Medieval Biographical Studies
This module consists of individual supervisions, guided reading, and the auditing of relevant classes on the MA Literature and Culture (Research Skills) and MA Medieval Studies (Approaches to Medieval Studies, Research Skills for Medieval Studies). It aims to equip you with the research skills and familiarity with your chosen field that will assist you in producing strong assessed work and a final dissertation.
Meeting Medieval Manuscripts
From the sole-surviving manuscript of Beowulf to William Caxton’s introduction of the printing press to England, this module is designed to open up the fascinating world of medieval manuscript studies and book history. Throughout the semester we’ll use new online and digital resources to explore a series of key manuscripts and printed books from the eleventh century through to the early sixteenth century. Each week we’ll teach you how to read and transcribe different types of medieval handwriting (a skill known as palaeography) and introduce you to some of the central features of manuscript production (codicology) and early printing. We’ll focus week-by-week on a specific manuscript or type of manuscript (e.g. chronicles, book of hours, copies of The Canterbury Tales) and also discuss themes related to the study of the material text, including illumination and decoration, dialect, the production of miscellanies/anthologies, and digitisation. Above all else, you’ll have the chance to turn the pages of some very special old books for yourself, beginning with an introductory session in the Cadbury Research Library here at Birmingham and ending with a trip to one of the UK’s major research libraries (e.g. Bodleian Library, Oxford).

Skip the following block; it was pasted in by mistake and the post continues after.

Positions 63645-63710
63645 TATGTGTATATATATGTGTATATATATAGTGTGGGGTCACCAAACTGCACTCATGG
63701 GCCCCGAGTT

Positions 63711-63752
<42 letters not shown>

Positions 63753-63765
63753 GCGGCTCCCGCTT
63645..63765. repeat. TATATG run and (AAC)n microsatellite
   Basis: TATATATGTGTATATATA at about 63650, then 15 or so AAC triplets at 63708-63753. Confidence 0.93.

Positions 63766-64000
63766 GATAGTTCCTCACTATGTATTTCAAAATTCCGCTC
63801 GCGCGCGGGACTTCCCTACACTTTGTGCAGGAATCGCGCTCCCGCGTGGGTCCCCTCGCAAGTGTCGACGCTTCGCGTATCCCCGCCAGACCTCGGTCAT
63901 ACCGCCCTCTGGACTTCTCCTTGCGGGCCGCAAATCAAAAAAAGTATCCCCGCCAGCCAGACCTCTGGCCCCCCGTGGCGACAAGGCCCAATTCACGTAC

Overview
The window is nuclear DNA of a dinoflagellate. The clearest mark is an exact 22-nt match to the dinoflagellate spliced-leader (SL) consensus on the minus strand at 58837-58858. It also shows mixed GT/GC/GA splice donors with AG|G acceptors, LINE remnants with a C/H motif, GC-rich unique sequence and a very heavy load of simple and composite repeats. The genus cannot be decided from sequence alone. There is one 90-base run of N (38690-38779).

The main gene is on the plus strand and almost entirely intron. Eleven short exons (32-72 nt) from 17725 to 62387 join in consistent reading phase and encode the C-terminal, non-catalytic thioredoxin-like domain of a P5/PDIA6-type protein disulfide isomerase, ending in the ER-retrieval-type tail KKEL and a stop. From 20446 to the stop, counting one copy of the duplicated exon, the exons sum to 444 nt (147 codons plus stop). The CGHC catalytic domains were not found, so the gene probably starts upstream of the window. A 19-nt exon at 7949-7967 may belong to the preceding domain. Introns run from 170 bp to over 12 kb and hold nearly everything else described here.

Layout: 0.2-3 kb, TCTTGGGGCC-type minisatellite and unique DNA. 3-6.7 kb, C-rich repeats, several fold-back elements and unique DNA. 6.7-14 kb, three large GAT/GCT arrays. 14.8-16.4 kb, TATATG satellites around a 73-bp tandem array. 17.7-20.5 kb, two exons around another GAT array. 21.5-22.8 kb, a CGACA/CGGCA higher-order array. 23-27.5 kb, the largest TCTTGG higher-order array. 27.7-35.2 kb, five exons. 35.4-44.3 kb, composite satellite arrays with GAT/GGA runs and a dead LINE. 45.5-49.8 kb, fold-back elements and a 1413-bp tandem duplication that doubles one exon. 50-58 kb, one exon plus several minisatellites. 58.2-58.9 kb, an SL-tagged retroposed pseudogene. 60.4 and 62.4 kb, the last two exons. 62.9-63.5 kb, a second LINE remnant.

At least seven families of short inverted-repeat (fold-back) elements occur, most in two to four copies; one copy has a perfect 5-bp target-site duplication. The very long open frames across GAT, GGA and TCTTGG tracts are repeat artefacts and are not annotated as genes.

Understanding Medieval Literature
This module offers the opportunity to explore a diverse range of medieval literary texts from the pre-conquest period through to the early Tudor period. Its aim is to facilitate confident engagement with the texts in their original language, awareness of the range and variety of English literature in the period, and understanding of the cultural contexts in which that literature was originally produced, ‘published’ and read. Guided by a team of specialist staff you will read a number of texts that rank among the greatest achievements across all English literature and will acquire a solid appreciation of some of the major trends and debates in current scholarship. Texts studied may vary from year to year but will include some of the following: the Old English epic Beowulf (taught by means of en face edition); early Middle English romance and devotional literature; Sir Gawain and the Green Knight, the finest Arthurian romance of the period; Troilus and Criseyde, arguably Chaucer’s greatest work; late medieval and Tudor drama. There will also be plenty of room for you to explore and to develop your own reading programme in relation to the key texts.
Carrying out research for and writing the 20,000-word dissertation gives you the opportunity to develop and put into practice what you have learned on the taught modules. The dissertation is due at the end of the programme and may form the foundation for a doctoral project, or it may serve as a free-standing piece of work. You work under the guidance of a supervisor or joint supervisors (for example, for an interdisciplinary project).
Please note that the optional modules listed on the website for this programme are intended to be indicative, and the availability of optional modules may vary from year to year. Where a module is no longer available we will let you know as soon as we can and help you to make other choices.